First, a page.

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Wall Street Journal


How Sarkozy Lost France

June 02, 2008

By Guy Sorman

How does one go from a 53% electoral victory to a 20% approval rating in one year? Embattled French President Nicolas Sarkozy is undoubtedly asking himself that very question.

His private life isn’t the problem. His much publicized divorce, followed by a third marriage to a former model turned singer, shocked the oldest and the most conservative voters. But the new Madame Sarkozy has become as discreet as she is elegant.

Rather, the problem is the disconnect between Mr. Sarkozy’s rhetoric and his actions. What his first year in office teaches us—America’s presidential candidates take note—is that the way to become the most unpopular of presidents is to take all sides on every issue. By talking like a reformer, Mr. Sarkozy has displeased the partisans of the status quo, and by failing to undertake the reforms he proclaims, he’s also disappointed the partisans of change.

France missed out on the free-market reforms that swept the world in the 1980s, and has not since been able to make up for its relative loss of dynamism. Economic growth has been presentable—thanks to the accumulation of capital and to the excellence of globalized businesses that do not depend on the state—but nothing new is happening. For younger workers and smaller entrepreneurs, the operation of the market is gummed up by state interference. Unemployment remains around 25% for those between the ages of 20 and 28 (higher still among those without a diploma) and as high as 80% among immigrant populations in the ghettos.

No president before Mr. Sarkozy had directly confronted this French stagnation: Francois Mitterrand (1981-1995) could not liberalize France because he was a socialist; Jacques Chirac (1995-2007) did not want to.

Mr. Sarkozy said he wished to end this stagnation. He clearly campaigned on the promise of a freer economy. But once he was president, things changed; every gesture friendly to economic freedom has been followed by a half-measure or a renunciation.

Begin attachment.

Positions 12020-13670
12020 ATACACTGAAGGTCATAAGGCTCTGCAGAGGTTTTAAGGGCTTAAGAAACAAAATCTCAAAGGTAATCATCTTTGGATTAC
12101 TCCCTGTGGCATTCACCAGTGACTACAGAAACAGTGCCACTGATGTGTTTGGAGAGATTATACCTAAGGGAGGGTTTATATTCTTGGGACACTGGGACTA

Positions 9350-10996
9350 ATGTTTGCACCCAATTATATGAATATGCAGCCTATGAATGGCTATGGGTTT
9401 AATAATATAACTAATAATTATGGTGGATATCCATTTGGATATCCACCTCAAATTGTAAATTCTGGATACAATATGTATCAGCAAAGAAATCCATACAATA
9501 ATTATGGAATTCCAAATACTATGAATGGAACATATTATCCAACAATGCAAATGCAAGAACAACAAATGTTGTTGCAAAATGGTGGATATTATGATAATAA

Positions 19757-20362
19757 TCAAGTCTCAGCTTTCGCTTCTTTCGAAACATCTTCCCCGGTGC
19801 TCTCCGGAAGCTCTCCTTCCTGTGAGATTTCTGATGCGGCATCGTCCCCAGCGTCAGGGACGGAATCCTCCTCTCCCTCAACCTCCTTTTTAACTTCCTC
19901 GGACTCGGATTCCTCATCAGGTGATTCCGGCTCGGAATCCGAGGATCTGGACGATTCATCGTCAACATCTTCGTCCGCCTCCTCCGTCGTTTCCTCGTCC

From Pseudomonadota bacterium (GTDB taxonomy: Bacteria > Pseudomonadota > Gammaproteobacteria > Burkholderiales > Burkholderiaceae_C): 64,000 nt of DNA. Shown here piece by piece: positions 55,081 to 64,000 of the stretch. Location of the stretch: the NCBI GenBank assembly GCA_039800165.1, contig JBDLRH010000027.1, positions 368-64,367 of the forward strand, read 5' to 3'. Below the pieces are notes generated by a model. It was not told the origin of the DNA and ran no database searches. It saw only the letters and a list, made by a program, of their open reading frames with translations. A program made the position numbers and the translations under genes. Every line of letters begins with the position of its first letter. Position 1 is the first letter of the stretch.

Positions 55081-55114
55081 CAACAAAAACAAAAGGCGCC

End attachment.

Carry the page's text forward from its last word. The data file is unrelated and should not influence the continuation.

Consider his recruitment of Socialist ministers—most notably Bernard Kouchner to head the Ministry of Foreign Affairs, but also Eric Besson at Economic Planning and Fadela Amara at Urban Policy. This might have seemed wise at the time, but the pursuit of consensus prevents boldness of action.

Or consider his very first reform, that of the universities. The reform provides that university presidents are now to be elected by a council representing faculty, employees and students. Predictably, these councils have been taken over by leftist unions who will eliminate all conservative candidates. Privately, the professors’ unions exult because nothing has really changed; publicly, they condemn the universities’ supposed enslavement to the requirements of capitalism.

Another reform failure: genetically modified organisms (GMOs). France is one of the few countries in which farmers, in the face of a coalition of ecologists and leftists, find themselves denied the right to raise these plants. So what does Mr. Sarkozy do? In the land of Louis Pasteur, one might expect a speech about the glories of progress, an appeal to the French biotechnology industry. Instead, he supports a law that authorizes GMOs but makes their approval conditional on the permission of judges who will see that the environment is respected. Neither side in this fight was satisfied.

On the immigration front, Mr. Sarkozy has managed to antagonize both the right and the left. He provoked an outcry on the left and among human-rights organizations when he proposed to check the DNA of immigrants asking for family reunification. Meanwhile, he angers the right as his campaign promise to shift from spontaneous (often illegal) immigration to a more selective immigration policy remains merely rhetoric.

But perhaps nothing better illustrates Mr. Sarkozy wanting it both ways as his stance toward France’s famed 35-hour work week. As a candidate, Mr. Sarkozy repudiated the extravagant law that limited the work week to 35 hours. As president, Mr. Sarkozy maintains the 35-hour limit: the left celebrates; the right is befuddled. But at the same time, Mr. Sarkozy multiplies exceptions to the 35-hour law, as long as the employer respects Byzantine juridical procedures.

One last example: Mr. Sarkozy and globalization. A steel business purchased by the Indian group Mittal risks going out of business. Will Mr. Sarkozy call upon the French to make the transition to activities that are more creative and worthier of the national genius (and of France’s high salaries)? No. He hurries to the Lorraine, and swears to workers that he, as president, will not close a single factory.

How can one explain Mr. Sarkozy’s refusal to choose, this great capacity to proclaim contradictory imperatives with such enthusiasm?

First, the noble hypothesis: To become the consensus president of all the people when one was elected by just over half of them is a temptation that spares no chief of state. But the allure of consensus, a nice idea in itself, leads to an incapacity to govern.

Another hypothesis: Mr. Sarkozy’s inability to choose reflects a postmodern personality detached from all ideological convictions. Thus, President Sarkozy has conserved the whole monarchical protocol established by General de Gaulle in 1959, but he runs around in shorts through the palace grounds.

Mr. Sarkozy calls this collage of opposites “pragmatism.” He denies (somewhat like Barack Obama) that there is still a division between right and left, as if there remained only the proponents of change and those of the status quo. But what change?

Without a clear vision, pragmatism a la Sarkozy, like consensus a la Sarkozy, is a recipe not for change but for ambiguity and unpredictability: France has a skipper without a compass.

The French are not pleased.



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